The Dark Web is noise. The real threat is quiet and wears a suit.

For many enterprises, the dark web symbolises cybercriminality. But just how real is the threat?

When bank worker Dayne Lynn avoided a jail term in January this year, for embezzling £75,000 from his employer Lloyds Bank, his mitigating circumstances were that he was forced to do so by dark web-based criminals. Revealing his role on the fraud team at the bank's Glasgow Atlantic Quay retail contact centre to an online chat room, Lynn had apparently compromised himself, leading to threats. Although his attempt to steal money from two accounts were blocked, the case illustrates how a seemingly innocent fascination with the dark web could lead to breaches of corporate networks.

For many enterprises, the dark web symbolises the cyber security threat. It is both a hiding place for criminals hell-bent on stealing data and a forum for greedy or disgruntled employees to discover the tools required to wreak havoc on their employer. As CA Technologies revealed in its Insider Threat report last year, the potential for rogue employees is not to be dismissed lightly but it is a lack of resources and awareness of the threat that is the undoing of most companies, especially those in the small to medium category.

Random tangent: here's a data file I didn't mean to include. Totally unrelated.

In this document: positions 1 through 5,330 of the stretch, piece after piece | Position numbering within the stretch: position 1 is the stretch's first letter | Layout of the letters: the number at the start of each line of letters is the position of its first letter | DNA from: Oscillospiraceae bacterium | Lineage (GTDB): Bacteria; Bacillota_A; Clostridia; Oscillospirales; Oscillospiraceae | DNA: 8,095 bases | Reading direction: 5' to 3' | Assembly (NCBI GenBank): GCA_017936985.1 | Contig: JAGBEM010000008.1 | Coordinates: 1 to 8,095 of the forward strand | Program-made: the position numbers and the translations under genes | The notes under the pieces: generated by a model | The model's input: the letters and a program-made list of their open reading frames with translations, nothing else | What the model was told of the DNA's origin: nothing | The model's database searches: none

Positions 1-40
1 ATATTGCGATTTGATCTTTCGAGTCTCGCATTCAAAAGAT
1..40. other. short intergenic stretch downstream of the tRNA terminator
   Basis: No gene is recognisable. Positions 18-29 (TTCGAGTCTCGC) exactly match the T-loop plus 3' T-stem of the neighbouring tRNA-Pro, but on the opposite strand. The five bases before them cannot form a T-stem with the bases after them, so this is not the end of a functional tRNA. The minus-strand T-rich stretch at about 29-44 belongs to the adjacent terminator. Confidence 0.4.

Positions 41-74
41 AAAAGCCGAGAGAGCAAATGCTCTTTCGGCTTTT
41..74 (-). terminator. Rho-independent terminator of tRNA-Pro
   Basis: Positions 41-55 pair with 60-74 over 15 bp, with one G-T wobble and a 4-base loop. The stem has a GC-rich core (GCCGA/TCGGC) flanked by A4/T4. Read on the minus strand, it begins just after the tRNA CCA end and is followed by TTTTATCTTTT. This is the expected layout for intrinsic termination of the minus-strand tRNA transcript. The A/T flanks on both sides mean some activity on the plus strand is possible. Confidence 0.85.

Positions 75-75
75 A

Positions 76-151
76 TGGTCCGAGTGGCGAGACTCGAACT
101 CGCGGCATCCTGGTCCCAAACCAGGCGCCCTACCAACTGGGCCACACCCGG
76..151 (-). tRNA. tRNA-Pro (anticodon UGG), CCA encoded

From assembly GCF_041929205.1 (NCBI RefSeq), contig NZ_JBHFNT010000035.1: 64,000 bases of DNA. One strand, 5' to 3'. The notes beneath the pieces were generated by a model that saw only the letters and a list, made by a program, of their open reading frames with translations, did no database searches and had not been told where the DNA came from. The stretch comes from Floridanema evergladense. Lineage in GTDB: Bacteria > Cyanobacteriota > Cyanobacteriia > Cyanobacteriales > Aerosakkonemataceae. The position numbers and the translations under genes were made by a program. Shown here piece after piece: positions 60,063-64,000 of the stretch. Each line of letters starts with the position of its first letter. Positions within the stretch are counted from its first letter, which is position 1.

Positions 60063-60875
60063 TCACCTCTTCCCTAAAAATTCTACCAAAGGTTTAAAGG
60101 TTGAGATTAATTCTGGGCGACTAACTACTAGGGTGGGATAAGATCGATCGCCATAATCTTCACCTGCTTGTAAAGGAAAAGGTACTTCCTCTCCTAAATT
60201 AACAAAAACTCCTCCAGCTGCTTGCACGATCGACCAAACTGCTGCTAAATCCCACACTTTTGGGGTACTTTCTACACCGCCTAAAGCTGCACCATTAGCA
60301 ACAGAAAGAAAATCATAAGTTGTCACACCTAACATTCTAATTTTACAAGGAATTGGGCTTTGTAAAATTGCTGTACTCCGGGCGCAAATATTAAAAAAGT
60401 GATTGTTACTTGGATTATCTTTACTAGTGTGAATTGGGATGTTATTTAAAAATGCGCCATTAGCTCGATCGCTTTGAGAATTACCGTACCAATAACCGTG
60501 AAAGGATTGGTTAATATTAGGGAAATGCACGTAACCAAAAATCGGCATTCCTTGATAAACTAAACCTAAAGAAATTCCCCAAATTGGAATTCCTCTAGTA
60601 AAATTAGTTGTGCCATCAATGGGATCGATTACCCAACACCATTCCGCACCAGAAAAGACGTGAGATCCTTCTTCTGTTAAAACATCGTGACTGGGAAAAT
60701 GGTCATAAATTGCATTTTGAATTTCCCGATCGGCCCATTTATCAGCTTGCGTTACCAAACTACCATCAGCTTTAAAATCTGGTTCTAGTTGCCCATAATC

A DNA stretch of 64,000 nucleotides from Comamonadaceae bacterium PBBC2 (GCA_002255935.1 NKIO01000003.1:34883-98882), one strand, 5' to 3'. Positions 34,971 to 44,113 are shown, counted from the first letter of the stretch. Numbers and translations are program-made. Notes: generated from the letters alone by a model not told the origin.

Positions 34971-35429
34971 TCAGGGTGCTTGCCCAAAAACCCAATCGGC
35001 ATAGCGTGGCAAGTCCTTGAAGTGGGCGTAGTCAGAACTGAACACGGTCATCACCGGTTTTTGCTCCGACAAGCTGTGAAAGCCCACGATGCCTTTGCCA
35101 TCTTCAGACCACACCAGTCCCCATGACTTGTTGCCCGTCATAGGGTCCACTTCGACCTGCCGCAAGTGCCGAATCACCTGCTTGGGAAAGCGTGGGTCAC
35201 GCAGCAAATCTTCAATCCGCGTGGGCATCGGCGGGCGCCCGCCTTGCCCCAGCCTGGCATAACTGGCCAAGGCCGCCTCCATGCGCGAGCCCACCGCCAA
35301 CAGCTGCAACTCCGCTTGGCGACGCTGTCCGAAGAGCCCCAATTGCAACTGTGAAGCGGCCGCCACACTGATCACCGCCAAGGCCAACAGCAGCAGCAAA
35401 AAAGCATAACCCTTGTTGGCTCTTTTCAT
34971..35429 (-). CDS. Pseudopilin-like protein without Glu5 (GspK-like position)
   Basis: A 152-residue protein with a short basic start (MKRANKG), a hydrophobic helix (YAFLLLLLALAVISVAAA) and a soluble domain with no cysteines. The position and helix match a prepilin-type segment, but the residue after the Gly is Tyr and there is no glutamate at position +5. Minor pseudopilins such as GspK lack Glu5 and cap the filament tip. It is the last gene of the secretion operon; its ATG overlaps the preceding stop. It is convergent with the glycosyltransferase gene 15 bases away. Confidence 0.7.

For Don Smith, technology director and head of the Cyber Intel Cell in the 80-people strong Counter Threat Unit (CTU) at Secureworks, the dark web is primarily noise and low-end threat. It rarely provides valuable intelligence in combating threats and yet it fuels the perception that it is the platform of choice for cyber criminality.

Smith of course is talking from a purely cyber security point of view, one that is tasked with the on-going struggle to keep out cyber criminals from the company's many high profile-banking and financial services clients.

"We don't place a huge amount of effort on monitoring the dark web because it's mainly noise, or at the very low end, or the end of a cash-out operation," says Smith. "Don't get me wrong, we do have a view. We have a dedicated team who have built sock puppet identities and they are sitting in online forums. They are not in all of them but they are in a lot, in excess of 200."

It certainly works, although Smith has to point to an incident about three years ago to illustrate the fact.

"Is there a smoking gun story here where the Dark Web has led to good intelligence? I'd have to go back three or four years when we uncovered a potential vulnerability at a transport firm that was being discussed openly. Criminals were relaying their plans to steal data the following day so we managed to warn the company and they managed to block access. It's unusual though."


Kid in the bedroom?